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Title: Seismic Fracture Characterization Methodologies for Enhanced Geothermal Systems

Executive Summary The overall objective of this work was the development of surface and borehole seismic methodologies using both compressional and shear waves for characterizing faults and fractures in Enhanced Geothermal Systems. We used both surface seismic and vertical seismic profile (VSP) methods. We adapted these methods to the unique conditions encountered in Enhanced Geothermal Systems (EGS) creation. These conditions include geological environments with volcanic cover, highly altered rocks, severe structure, extreme near surface velocity contrasts and lack of distinct velocity contrasts at depth. One of the objectives was the development of methods for identifying more appropriate seismic acquisition parameters for overcoming problems associated with these geological factors. Because temperatures up to 300º C are often encountered in these systems, another objective was the testing of VSP borehole tools capable of operating at depths in excess of 1,000 m and at temperatures in excess of 200º C. A final objective was the development of new processing and interpretation techniques based on scattering and time-frequency analysis, as well as the application of modern seismic migration imaging algorithms to seismic data acquired over geothermal areas. The use of surface seismic reflection data at Brady's Hot Springs was found useful in building amore » geological model, but only when combined with other extensive geological and geophysical data. The use of fine source and geophone spacing was critical in producing useful images. The surface seismic reflection data gave no information about the internal structure (extent, thickness and filling) of faults and fractures, and modeling suggests that they are unlikely to do so. Time-frequency analysis was applied to these data, but was not found to be significantly useful in their interpretation. Modeling does indicate that VSP and other seismic methods with sensors located at depth in wells will be the most effective seismic tools for getting information on the internal structure of faults and fractures in support of fluid flow pathway management and EGS treatment. Scattered events similar to those expected from faults and fractures are seen in the VSP reported here. Unfortunately, the source offset and well depth coverage do not allow for detailed analysis of these events. This limited coverage also precluded the use of advanced migration and imaging algorithms. More extensive acquisition is needed to support fault and fracture characterization in the geothermal reservoir at Brady's Hot Springs. The VSP was effective in generating interval velocity estimates over the depths covered by the array. Upgoing reflection events are also visible in the VSP results at locations corresponding to reflection events in the surface seismic. Overall, the high temperature rated fiber optic sensors used in the VSP produced useful results. Modeling has been found useful in the interpretation of both surface reflection seismic and VSP data. It has helped identify possible near surface scattering in the surface seismic data. It has highlighted potential scattering events from deeper faults in the VSP data. Inclusion of more detailed fault and fracture specific stiffness parameters are needed to fully interpret fault and fracture scattered events for flow properties (Pyrak-Nolte and Morris, 2000, Zhu and Snieder, 2002). Shear wave methods were applied in both the surface seismic reflection and VSP work. They were not found to be effective in the Brady's Hot Springs area. This was due to the extreme attenuation of shear waves in the near surface at Brady's. This does not imply that they will be ineffective in general. In geothermal areas where good shear waves can be recorded, modeling suggests they should be very useful for characterizing faults and fractures.« less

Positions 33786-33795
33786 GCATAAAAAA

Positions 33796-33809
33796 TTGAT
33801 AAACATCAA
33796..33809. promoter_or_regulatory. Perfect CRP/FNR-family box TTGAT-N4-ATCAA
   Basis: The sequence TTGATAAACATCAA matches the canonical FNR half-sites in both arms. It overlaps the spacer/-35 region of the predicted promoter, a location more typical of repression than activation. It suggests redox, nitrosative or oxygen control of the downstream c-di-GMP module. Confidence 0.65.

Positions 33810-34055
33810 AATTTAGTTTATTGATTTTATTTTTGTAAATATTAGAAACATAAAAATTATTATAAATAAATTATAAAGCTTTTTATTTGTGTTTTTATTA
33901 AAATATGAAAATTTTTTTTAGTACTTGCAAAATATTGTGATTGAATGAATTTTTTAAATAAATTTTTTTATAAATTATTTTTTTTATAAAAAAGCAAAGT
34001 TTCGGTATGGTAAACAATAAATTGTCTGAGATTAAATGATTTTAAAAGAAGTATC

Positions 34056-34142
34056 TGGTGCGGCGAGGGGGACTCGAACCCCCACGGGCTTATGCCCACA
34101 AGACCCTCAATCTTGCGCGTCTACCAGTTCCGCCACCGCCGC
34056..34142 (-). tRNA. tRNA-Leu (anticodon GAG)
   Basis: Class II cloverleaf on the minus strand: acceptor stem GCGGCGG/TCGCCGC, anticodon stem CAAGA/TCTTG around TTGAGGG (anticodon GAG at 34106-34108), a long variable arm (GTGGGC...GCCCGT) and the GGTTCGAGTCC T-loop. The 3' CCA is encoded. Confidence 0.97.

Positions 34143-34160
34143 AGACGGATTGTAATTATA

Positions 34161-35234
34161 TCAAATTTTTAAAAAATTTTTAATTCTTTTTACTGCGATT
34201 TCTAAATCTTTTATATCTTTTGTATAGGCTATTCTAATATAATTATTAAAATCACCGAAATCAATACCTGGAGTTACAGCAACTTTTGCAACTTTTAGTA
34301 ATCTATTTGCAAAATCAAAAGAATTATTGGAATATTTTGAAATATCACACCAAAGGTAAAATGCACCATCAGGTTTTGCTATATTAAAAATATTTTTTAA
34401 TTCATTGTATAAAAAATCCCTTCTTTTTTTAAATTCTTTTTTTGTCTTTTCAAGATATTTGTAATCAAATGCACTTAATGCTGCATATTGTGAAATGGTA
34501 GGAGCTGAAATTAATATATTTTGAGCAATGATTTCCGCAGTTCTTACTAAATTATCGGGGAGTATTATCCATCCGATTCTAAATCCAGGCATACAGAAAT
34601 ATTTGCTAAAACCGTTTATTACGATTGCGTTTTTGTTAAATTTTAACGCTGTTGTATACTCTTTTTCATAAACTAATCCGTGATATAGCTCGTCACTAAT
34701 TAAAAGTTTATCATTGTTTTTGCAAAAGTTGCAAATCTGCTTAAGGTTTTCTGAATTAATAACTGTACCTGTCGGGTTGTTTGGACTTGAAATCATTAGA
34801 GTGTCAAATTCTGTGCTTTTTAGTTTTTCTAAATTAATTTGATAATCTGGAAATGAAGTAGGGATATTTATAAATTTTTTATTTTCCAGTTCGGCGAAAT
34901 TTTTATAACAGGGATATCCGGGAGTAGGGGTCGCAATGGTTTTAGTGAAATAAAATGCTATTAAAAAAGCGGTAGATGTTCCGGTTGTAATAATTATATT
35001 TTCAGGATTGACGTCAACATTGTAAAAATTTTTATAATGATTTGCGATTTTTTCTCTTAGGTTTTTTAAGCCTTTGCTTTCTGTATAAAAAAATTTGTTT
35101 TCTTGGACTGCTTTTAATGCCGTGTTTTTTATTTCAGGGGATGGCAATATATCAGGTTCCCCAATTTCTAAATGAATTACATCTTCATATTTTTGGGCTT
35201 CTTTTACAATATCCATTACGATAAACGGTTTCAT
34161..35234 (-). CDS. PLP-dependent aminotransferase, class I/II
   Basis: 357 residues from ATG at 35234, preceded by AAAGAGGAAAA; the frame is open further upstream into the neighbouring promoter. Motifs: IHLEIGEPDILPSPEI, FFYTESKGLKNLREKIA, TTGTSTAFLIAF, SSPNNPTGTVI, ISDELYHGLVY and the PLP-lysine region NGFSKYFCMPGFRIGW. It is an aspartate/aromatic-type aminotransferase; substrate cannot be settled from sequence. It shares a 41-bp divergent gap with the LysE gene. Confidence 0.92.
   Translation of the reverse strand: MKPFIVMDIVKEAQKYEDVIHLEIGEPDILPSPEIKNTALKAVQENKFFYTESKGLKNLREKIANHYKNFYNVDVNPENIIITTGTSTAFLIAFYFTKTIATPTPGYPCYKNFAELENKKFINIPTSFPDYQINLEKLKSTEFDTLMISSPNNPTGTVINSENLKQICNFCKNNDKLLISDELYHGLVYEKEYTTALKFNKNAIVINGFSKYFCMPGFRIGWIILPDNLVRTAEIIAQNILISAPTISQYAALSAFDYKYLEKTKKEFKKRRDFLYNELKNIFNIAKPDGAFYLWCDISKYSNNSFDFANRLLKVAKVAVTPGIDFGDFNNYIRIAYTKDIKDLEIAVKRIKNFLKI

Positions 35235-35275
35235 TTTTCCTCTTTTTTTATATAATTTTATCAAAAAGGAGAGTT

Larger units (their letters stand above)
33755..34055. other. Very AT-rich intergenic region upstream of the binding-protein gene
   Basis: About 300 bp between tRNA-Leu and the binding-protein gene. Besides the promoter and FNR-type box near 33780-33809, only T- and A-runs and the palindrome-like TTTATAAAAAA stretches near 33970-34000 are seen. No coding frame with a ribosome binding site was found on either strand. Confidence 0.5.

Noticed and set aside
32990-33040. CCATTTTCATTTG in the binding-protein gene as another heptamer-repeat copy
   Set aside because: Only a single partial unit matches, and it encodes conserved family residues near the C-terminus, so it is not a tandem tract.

1. Hi-Geophysical, Inc., Ponca, OK (United States)
Publication Date:
OSTI Identifier:
Report Number(s):
DOE Contract Number:
Resource Type:
Technical Report
Research Org:
Hi-Geophysical, Inc., Ponca City, OK (United States)
Sponsoring Org:
USDOE Office of Energy Efficiency and Renewable Energy (EERE), Geothermal Technologies Office (EE-4G)
Contributing Orgs:
Stephen G. Muir, Consulting Geologist and Geophysicist; Ormat Nevada Inc.; Lawrence Berkeley National Laboratory
Country of Publication:
United States
15 GEOTHERMAL ENERGY; Vertical Seismic Profile; VSP; seismic